Robert Jenrick, the Treasury minister, has cropped up in today’s papers announcing that the Government has no plans to scrap the penny and tuppence coins.
If that news sounds familiar, it’s because the idea of scrapping the copper coins was the subject of a one-day u-turn by Philip Hammond only a month ago. But it’s the annual ceremony to test new one-pence coins and the Government has taken the opportunity to drive the message home.
However, Jenrick’s speech wasn’t focused so much on the specific virtues of the penny – the case for which apparently centres on the needs of “charities, small businesses and arcades” – than making a broader case for the value and utility of cash, especially for rural communities with only intermittent access to the equipment needed for electronic payments.
More than that, he apparently explicitly made the connection between hard currency and individual liberty, quoting Thatcher: “More than simply economic freedom, the right to keep what you earn, to enjoy property, to regard the state as servant and not master, it is the understanding that from free markets, flow all our other freedoms.”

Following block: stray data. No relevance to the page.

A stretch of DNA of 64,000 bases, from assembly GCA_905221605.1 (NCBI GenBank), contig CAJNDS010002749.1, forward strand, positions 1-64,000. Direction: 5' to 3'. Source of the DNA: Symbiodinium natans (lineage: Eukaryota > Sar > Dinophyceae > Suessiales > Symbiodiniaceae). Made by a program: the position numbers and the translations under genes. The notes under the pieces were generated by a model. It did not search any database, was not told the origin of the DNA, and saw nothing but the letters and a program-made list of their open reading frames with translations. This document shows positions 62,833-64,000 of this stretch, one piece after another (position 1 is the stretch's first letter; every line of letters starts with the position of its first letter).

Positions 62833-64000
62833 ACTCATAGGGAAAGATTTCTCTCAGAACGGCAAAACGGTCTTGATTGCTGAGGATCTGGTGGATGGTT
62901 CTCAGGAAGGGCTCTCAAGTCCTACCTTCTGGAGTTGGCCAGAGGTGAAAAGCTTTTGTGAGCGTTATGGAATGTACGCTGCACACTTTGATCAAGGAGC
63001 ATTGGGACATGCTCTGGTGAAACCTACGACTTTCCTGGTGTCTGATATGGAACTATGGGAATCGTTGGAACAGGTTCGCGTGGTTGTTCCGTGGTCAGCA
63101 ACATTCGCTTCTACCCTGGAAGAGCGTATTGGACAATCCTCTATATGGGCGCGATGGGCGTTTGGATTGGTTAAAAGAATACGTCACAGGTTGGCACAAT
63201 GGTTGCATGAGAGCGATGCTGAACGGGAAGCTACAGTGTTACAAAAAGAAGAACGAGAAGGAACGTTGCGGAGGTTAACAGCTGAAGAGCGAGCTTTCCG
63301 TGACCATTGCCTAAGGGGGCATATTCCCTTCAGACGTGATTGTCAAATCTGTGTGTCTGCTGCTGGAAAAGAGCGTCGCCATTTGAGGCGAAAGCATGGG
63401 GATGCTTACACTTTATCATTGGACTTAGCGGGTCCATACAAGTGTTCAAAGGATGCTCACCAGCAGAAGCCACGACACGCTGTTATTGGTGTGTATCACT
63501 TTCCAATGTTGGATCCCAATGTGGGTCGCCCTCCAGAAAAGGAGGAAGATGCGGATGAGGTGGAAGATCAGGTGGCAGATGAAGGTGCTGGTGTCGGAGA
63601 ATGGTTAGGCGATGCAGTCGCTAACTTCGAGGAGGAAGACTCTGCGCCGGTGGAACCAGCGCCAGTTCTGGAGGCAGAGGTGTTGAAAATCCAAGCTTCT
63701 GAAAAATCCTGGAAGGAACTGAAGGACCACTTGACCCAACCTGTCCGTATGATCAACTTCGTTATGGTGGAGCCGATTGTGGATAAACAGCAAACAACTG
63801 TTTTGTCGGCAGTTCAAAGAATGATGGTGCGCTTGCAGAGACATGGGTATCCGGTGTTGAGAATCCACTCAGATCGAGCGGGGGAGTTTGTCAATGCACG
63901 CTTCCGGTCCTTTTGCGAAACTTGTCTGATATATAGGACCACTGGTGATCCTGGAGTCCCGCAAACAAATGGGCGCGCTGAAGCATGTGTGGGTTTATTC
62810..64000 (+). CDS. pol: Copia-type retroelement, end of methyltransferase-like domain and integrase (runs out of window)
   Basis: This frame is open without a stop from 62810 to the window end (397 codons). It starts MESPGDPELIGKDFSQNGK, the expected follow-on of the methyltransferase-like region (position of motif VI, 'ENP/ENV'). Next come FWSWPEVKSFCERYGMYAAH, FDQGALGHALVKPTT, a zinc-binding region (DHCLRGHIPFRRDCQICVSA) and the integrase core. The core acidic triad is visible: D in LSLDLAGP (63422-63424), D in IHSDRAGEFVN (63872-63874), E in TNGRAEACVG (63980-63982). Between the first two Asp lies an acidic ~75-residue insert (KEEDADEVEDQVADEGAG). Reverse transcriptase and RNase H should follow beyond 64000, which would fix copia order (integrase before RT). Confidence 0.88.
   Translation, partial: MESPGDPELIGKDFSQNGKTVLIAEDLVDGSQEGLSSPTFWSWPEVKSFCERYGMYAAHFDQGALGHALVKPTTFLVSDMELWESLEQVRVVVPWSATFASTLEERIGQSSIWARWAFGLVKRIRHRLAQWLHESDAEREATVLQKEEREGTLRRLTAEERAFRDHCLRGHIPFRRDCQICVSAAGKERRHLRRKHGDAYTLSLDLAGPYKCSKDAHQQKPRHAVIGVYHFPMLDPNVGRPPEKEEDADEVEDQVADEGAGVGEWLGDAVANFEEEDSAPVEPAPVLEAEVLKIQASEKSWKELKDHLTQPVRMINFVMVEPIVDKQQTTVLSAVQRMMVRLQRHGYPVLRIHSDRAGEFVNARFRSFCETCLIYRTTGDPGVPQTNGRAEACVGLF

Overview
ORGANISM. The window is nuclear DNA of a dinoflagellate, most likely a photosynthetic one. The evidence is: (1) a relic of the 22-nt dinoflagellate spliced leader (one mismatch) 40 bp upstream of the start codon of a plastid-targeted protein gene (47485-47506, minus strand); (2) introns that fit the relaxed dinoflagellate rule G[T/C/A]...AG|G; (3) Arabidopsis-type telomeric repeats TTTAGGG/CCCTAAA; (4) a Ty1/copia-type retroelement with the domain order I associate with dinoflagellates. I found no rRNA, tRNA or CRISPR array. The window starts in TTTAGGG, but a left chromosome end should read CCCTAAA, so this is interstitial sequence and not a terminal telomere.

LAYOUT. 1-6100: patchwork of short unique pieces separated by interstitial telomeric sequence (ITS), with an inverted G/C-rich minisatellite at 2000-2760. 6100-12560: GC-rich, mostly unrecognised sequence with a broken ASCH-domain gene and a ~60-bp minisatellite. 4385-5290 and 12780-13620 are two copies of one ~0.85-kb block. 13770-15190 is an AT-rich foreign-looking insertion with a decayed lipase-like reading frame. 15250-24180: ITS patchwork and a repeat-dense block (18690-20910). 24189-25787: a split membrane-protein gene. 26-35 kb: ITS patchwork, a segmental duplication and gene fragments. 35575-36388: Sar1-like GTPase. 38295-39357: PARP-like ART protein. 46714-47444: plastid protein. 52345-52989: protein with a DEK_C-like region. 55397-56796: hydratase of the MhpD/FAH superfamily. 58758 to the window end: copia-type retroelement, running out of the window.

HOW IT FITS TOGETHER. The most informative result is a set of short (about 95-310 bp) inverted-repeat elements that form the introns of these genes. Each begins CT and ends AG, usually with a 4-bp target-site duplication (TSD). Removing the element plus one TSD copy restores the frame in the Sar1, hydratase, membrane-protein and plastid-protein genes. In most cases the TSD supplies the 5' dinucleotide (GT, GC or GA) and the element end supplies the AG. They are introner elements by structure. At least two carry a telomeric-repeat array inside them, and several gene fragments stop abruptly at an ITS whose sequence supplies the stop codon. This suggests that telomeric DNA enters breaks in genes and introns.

(Taken alongside Liz Truss’s paean to the liberating power of markets in yesterday’s Telegraph, and it really looks as if the Treasury team are having a bit of a libertarian moment.)
Although the grand language might make this speech look like merely a grab for patriotic headlines – and maybe it was – there are serious concerns about the implications of abolishing cash.
An economy where the state could track and trace every transaction would certainly be harder for criminals to operate in, but it would also hugely expand a government’s potential power over its citizens – not to mention being much more exposed to the risks of cyber-warfare attacks on the systems underpinning an entirely electronic economy.
Whether or not we keep the penny and tuppence coins is probably not terribly important – we are the last of the so-called CANZUK nations not to have scrapped ours yet, and after almost 30 years New Zealand is not scrambling to reintroduce the cent. But it’s good to see ministers demonstrating a broader appreciation of the importance of cash to a free and secure society.